Peace talks between Philippines government, rebels
Maoist rebels have fought successive Philippines administrations for nearly 50 years
Norwegian Foreign Minister Borge Brende on Monday opened a new round of peace talks between the government of Philippine President Rodrigo Duterte and communist rebels aimed at ending one of Asia’s longest-running rebellions that has killed 150,000 people.
Brende said the talks were welcome but cautioned that the issues are demanding.
The negotiations, scheduled to last until Saturday, were facilitated by a cease-fire imposed by Duterte and a truce announced by the rebels that began Sunday.
Maoist rebels have fought successive Philippines administrations for nearly 50 years, holding out against constant military and police offensives. They draw support from those dissatisfied with economic inequality, especially in the countryside, and the Philippines’ alliance with the US.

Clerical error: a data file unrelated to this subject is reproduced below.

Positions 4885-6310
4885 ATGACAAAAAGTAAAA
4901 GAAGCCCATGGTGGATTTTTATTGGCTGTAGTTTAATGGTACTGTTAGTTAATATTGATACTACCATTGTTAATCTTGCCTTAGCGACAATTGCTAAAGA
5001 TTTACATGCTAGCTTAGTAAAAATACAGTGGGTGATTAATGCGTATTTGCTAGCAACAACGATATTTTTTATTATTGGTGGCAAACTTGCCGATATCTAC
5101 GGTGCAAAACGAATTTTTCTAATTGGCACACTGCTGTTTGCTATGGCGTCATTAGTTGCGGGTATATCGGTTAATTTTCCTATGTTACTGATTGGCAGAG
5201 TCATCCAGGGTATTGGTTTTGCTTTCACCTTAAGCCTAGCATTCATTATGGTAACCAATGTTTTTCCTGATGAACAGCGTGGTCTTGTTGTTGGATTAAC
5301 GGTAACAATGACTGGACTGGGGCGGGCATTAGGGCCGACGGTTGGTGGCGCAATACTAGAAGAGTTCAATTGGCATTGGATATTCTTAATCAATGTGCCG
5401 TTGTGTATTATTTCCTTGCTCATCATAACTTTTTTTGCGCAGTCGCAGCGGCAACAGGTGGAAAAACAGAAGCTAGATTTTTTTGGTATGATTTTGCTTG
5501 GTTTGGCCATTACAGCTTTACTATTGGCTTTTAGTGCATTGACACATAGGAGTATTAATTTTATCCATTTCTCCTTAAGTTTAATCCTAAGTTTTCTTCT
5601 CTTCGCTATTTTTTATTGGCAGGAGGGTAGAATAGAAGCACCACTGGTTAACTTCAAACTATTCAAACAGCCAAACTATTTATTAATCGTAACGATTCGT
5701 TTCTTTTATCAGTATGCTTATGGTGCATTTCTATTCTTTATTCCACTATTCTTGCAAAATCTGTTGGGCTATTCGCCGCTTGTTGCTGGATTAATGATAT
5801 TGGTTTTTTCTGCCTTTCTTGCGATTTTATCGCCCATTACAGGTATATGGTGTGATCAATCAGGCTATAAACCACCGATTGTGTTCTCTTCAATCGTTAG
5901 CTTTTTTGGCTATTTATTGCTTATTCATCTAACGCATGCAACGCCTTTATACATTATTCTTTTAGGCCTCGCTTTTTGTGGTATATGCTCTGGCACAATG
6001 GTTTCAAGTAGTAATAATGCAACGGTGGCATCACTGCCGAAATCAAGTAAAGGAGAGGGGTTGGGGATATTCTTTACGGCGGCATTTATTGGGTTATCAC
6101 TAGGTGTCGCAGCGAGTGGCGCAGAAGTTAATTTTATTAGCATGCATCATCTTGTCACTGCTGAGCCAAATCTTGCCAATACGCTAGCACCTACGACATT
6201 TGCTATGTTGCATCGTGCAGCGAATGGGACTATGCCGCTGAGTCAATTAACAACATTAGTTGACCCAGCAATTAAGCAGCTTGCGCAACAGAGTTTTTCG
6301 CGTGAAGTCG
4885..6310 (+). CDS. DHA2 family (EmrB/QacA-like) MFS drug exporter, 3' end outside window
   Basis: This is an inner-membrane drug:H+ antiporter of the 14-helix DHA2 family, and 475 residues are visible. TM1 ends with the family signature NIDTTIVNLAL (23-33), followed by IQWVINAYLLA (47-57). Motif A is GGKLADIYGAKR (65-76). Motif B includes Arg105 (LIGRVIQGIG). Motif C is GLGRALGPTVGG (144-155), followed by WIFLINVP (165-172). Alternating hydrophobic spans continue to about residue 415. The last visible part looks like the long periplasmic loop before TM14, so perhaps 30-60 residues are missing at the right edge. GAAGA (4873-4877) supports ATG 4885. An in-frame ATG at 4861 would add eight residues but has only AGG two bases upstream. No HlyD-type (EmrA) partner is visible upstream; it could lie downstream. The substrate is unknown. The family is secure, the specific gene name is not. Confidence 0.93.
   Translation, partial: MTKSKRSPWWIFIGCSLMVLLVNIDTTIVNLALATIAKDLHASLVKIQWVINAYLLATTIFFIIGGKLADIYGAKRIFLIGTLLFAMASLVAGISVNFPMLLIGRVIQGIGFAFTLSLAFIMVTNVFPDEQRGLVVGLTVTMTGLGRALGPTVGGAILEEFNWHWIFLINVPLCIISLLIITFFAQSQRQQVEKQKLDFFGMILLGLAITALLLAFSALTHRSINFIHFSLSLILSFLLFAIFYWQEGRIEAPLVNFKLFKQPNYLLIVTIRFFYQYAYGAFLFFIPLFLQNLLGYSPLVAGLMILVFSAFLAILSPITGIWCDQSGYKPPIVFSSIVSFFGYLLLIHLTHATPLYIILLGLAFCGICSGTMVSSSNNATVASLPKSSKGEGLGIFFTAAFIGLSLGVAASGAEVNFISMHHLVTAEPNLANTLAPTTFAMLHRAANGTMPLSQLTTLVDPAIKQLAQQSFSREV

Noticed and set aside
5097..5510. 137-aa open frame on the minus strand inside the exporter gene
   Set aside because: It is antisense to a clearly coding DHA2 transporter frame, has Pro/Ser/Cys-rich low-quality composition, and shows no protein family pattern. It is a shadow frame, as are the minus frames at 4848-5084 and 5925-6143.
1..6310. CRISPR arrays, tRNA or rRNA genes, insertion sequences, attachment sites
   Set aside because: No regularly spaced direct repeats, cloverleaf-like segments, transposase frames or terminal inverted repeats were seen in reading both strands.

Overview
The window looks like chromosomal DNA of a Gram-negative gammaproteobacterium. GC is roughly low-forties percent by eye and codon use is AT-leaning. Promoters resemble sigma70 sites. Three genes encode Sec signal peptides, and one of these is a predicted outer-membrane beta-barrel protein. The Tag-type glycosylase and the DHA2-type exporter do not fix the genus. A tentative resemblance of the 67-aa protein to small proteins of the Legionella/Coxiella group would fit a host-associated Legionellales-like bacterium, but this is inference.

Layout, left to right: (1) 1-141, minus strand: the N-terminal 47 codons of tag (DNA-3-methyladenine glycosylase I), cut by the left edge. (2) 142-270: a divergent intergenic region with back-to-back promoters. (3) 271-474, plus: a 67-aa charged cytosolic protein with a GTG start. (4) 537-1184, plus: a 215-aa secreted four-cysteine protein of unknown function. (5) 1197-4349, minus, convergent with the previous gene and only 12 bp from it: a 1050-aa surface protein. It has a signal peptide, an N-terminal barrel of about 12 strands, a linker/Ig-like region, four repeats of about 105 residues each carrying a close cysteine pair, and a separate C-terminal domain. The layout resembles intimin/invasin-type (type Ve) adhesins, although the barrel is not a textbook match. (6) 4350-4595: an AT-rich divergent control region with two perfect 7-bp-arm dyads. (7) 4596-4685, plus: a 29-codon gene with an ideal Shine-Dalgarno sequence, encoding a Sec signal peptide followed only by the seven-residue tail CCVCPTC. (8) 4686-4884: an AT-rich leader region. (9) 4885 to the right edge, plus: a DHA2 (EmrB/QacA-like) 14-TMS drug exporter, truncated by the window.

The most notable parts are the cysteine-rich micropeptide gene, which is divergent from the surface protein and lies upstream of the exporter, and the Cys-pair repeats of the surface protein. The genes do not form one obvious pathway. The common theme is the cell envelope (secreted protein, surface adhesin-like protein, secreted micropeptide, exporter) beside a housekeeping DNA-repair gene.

The rebels trace their roots to a communist party whose guerrilla wing helped fight Japanese occupation forces in World War II and their ranks swelled after dictator Ferdinand Marcos declared martial law in 1972. They set up jungle camps over the sprawling archipelago as launching pads for raids targeting the military and police, large agricultural and mining estates as well as US forces, which maintained major bases in the Philippines until 1991.
The peace process, which has lasted decades, broke down in 2001 when the rebels backed out after the US government - followed by the European Union - placed them on a list of terrorist organizations, but under the leadership of Norway the talks resumed in 2011.